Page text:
Not only must scientists and engineers contend with a plethora of legacy units used to measure various quantities (for example, “pint”, a unit of volume whose definition depends upon whether you are measuring a liquid or something dry and where and when you happen to be living). There are at least *ten* definitions of “pint”, varying from 250 (Flanders) to 1696 (old Scotland) millilitres), but some units in present-day use just make you say “What?” when you think about them.

Consider the way the Americans measure vehicle fuel economy: “miles per gallon”, where they’re trying to convey how many of their “miles” (as opposed to nautical miles, or Roman miles, or Italian miles, or Chinese miles, *inter alia*) a vehicle can travel on a gallon (U.S., not imperial) of gasoline (whatever that may be). But let’s write out that unit, then convert the components to SI units.

But metre is a unit of length, and litre is a unit of volume, which has dimension of length cubed, with:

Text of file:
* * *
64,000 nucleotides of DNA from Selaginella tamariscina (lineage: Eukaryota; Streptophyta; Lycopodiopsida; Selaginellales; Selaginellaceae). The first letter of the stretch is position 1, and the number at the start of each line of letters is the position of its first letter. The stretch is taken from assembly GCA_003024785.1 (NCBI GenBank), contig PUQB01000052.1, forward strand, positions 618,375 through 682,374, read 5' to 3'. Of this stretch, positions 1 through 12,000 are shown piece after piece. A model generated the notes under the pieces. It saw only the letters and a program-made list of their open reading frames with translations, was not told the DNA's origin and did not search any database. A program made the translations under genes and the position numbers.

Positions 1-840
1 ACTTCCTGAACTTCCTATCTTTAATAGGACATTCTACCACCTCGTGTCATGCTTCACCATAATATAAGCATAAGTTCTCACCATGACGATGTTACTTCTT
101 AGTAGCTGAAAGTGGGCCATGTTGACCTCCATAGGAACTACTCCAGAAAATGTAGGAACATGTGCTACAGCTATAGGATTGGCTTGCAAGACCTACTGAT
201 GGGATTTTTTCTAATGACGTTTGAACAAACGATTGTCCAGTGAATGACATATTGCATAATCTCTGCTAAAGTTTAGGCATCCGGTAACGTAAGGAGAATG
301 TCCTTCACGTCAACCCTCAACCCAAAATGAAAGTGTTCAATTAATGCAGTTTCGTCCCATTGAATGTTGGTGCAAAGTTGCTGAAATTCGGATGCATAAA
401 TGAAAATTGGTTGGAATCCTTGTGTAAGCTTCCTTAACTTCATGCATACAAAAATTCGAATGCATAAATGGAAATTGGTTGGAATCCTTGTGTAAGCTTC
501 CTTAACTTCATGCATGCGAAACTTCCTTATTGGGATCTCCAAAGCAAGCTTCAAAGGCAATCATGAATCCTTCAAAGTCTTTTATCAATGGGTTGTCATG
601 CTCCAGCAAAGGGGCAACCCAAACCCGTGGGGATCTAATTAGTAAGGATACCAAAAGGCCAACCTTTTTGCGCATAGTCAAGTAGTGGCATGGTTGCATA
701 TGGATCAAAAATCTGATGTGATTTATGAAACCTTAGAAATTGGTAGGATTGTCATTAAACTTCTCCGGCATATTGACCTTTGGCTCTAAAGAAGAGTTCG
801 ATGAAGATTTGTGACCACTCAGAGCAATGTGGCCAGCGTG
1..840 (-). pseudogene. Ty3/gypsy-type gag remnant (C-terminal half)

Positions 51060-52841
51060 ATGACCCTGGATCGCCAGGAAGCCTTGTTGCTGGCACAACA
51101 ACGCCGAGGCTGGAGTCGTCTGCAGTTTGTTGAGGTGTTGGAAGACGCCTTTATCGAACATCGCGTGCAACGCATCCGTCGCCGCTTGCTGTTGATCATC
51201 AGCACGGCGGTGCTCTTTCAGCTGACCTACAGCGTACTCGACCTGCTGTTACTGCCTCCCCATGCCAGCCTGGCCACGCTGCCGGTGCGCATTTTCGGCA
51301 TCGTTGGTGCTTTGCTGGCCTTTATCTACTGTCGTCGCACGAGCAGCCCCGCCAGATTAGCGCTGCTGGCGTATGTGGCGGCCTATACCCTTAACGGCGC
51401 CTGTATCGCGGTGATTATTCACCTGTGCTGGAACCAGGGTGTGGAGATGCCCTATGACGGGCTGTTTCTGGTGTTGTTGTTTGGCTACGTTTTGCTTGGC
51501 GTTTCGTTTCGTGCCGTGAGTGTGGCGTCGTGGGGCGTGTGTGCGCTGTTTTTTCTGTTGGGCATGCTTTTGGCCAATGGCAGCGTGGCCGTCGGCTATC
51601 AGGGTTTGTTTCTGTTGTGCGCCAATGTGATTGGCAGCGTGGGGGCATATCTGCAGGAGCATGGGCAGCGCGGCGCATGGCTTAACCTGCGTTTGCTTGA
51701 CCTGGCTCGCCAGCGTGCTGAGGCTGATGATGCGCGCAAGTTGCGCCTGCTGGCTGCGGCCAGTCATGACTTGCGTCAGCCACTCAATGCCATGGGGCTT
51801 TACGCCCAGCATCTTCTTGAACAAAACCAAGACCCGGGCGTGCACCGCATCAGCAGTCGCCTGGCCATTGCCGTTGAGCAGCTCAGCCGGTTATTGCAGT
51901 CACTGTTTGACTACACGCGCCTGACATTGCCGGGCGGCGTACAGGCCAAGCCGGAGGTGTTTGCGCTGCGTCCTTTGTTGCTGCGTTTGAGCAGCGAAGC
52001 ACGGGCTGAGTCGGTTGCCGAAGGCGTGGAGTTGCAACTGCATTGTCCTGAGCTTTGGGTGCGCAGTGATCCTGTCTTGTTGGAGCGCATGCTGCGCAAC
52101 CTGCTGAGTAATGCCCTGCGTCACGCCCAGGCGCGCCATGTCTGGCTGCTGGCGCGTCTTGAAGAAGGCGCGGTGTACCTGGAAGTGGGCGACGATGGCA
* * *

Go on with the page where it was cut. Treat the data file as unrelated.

So we can simplify:

This lets us cancel units and divide the numbers, yielding:

This is the “*What?” moment. They’re measuring fuel economy in units of *reciprocal area*? What the heck does that mean?

Well, actually, if you think about it, it does have a kind of perverse meaning. Let’s rescale from metres to milimetres to make the number on the right more tractable, yielding 0.42514371/{\rm mm}^2=0.42514371\ {\rm mm}^{-2}. If we take the reciprocal of the unit, we get:

This area, around 2.35 square millimetres, is the area of a tube of gasoline which the vehicle would have to consume as it drove along to replace the fuel it burned at the rate of one gallon per mile.

This is a particularly simple case of which you can, with a little mind-bending, make sense. But what about the unit astronomers and cosmologists use to express the expansion rate of the universe?

When you cancel out the units, this has dimensions of:

or frequency.

*What?*